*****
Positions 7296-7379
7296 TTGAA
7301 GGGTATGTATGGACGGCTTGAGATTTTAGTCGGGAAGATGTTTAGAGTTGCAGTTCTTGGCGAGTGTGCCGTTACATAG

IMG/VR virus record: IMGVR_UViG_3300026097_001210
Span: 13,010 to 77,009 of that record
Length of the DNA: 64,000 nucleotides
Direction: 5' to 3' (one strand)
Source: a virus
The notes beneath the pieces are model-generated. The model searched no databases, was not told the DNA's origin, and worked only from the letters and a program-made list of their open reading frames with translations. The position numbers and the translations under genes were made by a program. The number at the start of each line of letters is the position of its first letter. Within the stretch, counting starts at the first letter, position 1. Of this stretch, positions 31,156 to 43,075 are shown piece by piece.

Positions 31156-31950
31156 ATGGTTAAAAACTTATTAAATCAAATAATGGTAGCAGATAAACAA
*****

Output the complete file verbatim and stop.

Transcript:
Positions 7296-7379
7296 TTGAA
7301 GGGTATGTATGGACGGCTTGAGATTTTAGTCGGGAAGATGTTTAGAGTTGCAGTTCTTGGCGAGTGTGCCGTTACATAG

IMG/VR virus record: IMGVR_UViG_3300026097_001210
Span: 13,010 to 77,009 of that record
Length of the DNA: 64,000 nucleotides
Direction: 5' to 3' (one strand)
Source: a virus
The notes beneath the pieces are model-generated. The model searched no databases, was not told the DNA's origin, and worked only from the letters and a program-made list of their open reading frames with translations. The position numbers and the translations under genes were made by a program. The number at the start of each line of letters is the position of its first letter. Within the stretch, counting starts at the first letter, position 1. Of this stretch, positions 31,156 to 43,075 are shown piece by piece.

Positions 31156-31950
31156 ATGGTTAAAAACTTATTAAATCAAATAATGGTAGCAGATAAACAA